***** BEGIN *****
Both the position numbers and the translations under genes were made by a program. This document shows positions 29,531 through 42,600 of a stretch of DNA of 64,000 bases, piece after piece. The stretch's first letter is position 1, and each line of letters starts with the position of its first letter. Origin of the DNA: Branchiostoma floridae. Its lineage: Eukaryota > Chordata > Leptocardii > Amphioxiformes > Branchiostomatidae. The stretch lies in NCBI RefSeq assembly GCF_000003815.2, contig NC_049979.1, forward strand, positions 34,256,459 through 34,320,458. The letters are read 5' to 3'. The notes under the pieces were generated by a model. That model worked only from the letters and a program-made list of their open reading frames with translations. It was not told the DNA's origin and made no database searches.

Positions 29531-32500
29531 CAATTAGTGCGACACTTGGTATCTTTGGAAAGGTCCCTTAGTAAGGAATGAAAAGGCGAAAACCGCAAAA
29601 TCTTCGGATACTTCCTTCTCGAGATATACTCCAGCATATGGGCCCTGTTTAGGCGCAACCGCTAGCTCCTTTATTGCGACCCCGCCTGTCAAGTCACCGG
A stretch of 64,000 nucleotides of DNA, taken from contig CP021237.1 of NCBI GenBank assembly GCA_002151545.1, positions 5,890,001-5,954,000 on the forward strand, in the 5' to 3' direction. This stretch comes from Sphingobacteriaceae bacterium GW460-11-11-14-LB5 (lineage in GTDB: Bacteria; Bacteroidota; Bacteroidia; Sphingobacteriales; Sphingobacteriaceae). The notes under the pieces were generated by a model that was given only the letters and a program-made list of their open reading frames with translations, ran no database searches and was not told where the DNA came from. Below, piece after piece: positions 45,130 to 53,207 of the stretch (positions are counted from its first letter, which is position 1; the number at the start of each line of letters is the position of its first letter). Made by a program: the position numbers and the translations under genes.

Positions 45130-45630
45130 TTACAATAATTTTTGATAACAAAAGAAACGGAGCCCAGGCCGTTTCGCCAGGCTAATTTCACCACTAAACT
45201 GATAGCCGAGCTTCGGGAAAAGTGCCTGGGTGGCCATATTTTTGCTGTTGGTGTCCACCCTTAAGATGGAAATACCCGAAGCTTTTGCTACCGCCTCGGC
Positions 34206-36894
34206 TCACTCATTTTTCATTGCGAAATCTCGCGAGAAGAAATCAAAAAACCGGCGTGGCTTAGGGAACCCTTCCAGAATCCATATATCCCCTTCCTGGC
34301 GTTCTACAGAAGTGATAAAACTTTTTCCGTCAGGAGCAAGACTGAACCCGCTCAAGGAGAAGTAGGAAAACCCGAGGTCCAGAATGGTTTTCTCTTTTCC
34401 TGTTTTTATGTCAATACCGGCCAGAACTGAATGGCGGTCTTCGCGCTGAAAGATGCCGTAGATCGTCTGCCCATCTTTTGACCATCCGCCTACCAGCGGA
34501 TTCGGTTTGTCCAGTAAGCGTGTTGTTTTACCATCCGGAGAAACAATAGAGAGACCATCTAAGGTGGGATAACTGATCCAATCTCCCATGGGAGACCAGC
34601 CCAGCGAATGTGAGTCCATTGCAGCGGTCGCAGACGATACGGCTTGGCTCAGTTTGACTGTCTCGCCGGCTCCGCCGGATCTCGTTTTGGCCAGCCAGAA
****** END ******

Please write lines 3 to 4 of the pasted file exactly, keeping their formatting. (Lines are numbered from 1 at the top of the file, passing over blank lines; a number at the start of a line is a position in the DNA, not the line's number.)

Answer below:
29531 CAATTAGTGCGACACTTGGTATCTTTGGAAAGGTCCCTTAGTAAGGAATGAAAAGGCGAAAACCGCAAAA
29601 TCTTCGGATACTTCCTTCTCGAGATATACTCCAGCATATGGGCCCTGTTTAGGCGCAACCGCTAGCTCCTTTATTGCGACCCCGCCTGTCAAGTCACCGG